June 12th, 2012
02:34 PM ET

Possible Chicago teachers' strike, lecturers vs. teachers, and children's emotions

Here's what the editors of Schools of Thought are reading today:

Chicago Tribune: 9 out of 10 CPS teachers authorize strike
As negotiations between union members and Chicago's school district continue, 90% of the city's unionized teachers have authorized a strike. The union and district have reached agreement on several items, but remain split on teacher pay and linking teacher salaries to student performance.

Education Week: Telling Is Not Teaching
Walter Gardner scoffs at the advice that some college professors give to public school teachers. Most college professors lecture, Gardner says, and wouldn't survive long in a modern K-12 classroom.

PsychCentral.com: Teachers Need More Training to Handle Children’s Emotions
A new study suggests that when dealing with children's emotions, teachers tend to rely on how they respond to their own emotions. The study's author suggests that learning how to deal with children's feelings should be incorporated into teacher training.

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Filed under: Behavior • College • Curriculum • Issues • Policy • Practice • teacher unions • Teachers • Today's Reading List
June 12th, 2012
12:30 PM ET

Perry on tough love for students

(CNN) - CNN education contributor Steve Perry responds to an English teacher's commencement speech that has gone viral.

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Filed under: Graduation • On air • Starting Point • video
My View: The moral imperative for education policy
In 2000, Jesse Jackson organized this march in Chicago in part to address school funding issues.
June 12th, 2012
06:05 AM ET

My View: The moral imperative for education policy

Courtesy Rainbow PUSH CoalitionBy Jesse Jackson Sr., Special to CNN

Editor’s note: Reverend Jesse L. Jackson Sr. is a leading civil rights activist and president and founder of the Rainbow PUSH Coalition.

(CNN) – It has been two years since the administration’s Race to the Top education competition was implemented, and scholars, advocates, practitioners and journalists are asking whether the program has been effective. From my perspective, this is the wrong question. We must instead determine whether a contest that provides support to some but not others is sufficient for addressing the structural inequities that make separate and unequal education a persistent fact of life in America today.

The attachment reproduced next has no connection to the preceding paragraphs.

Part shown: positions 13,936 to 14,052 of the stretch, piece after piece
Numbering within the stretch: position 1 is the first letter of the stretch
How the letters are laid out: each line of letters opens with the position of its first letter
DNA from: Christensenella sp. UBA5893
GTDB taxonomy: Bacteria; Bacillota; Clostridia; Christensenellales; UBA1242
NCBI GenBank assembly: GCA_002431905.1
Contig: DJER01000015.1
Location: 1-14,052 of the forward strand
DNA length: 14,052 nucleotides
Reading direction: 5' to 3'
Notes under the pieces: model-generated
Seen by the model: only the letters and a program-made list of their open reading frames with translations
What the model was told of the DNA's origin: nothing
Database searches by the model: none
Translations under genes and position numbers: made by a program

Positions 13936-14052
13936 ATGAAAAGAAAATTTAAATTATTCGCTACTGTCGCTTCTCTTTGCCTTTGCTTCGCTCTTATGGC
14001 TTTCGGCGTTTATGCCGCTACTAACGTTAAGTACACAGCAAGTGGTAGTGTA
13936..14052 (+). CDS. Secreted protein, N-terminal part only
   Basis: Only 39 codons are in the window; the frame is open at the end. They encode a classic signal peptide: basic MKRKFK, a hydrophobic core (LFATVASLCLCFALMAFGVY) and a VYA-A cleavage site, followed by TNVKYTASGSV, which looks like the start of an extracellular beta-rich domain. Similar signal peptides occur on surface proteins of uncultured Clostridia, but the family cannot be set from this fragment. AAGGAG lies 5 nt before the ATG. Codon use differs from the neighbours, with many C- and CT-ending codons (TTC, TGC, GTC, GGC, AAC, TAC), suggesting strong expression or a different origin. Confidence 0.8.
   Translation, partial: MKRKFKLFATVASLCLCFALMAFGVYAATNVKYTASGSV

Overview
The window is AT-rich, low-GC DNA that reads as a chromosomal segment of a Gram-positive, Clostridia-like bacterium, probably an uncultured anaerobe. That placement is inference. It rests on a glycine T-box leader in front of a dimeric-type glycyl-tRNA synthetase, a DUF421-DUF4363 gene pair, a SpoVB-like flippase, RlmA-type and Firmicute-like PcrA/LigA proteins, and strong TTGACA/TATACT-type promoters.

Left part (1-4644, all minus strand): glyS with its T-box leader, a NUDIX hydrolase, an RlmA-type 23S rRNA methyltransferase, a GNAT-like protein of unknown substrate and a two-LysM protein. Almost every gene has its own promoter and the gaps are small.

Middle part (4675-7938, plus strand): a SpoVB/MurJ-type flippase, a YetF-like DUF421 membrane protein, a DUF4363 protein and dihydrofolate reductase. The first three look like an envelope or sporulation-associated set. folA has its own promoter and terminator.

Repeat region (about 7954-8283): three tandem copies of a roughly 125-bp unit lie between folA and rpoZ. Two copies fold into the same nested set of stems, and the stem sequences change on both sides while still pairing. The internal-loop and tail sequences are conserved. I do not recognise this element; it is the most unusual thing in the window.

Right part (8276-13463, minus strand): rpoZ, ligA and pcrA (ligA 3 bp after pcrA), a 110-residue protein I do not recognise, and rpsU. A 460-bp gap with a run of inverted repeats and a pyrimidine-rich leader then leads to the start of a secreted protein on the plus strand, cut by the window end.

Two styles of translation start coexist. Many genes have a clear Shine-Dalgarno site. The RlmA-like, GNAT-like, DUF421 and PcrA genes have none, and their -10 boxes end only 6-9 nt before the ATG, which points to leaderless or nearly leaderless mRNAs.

Race to the Top and other competitive grant programs are essentially designed to help those who can run, but our nation must be committed to lift from the bottom in order to provide equal, high-quality education for all children everywhere. Our present education policy does not meet this moral imperative.

Heralded as an innovative method for incentivizing states to adopt higher academic standards, “turn around” low performing schools, improve student and teacher evaluations, and recruit and train more effective teachers and principals, the Race to the Top contest is an inherently political response to the widely recognized need for education reform. It pretends to offer a solution for all when it provides only a band-aid for some.

Education policy based on the moral imperative of lifting from the bottom would address the systemic funding disparities that continue to plague schools in high-poverty neighborhoods. A legacy of the 1973 San Antonio Independent School District vs. Rodriguez Supreme Court decision, is that we continue to allow our public schools to be primarily financed through local property taxes. This is morally unacceptable, because property taxes are a function of the relative wealth of the surrounding neighborhood.
FULL POST

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Filed under: Issues • Policy • Race to the Top • Voices